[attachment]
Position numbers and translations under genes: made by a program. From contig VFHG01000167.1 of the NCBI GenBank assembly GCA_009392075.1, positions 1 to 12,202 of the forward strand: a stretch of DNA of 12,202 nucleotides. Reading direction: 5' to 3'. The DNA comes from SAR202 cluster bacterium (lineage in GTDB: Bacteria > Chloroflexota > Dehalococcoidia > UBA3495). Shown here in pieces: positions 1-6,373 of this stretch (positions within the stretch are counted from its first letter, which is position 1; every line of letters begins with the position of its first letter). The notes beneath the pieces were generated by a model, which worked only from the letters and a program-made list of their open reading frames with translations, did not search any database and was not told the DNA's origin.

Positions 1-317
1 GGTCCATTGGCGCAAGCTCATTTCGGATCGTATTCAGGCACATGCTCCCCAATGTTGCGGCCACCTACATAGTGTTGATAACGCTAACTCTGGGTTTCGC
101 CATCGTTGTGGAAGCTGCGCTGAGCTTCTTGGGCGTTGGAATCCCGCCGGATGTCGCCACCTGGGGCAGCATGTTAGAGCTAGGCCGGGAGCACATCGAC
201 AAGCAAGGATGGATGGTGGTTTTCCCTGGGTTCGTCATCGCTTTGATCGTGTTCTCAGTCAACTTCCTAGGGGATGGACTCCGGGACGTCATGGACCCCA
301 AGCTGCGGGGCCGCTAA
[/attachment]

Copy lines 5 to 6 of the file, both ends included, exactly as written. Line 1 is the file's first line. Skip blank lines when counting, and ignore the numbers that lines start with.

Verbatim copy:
201 AAGCAAGGATGGATGGTGGTTTTCCCTGGGTTCGTCATCGCTTTGATCGTGTTCTCAGTCAACTTCCTAGGGGATGGACTCCGGGACGTCATGGACCCCA
301 AGCTGCGGGGCCGCTAA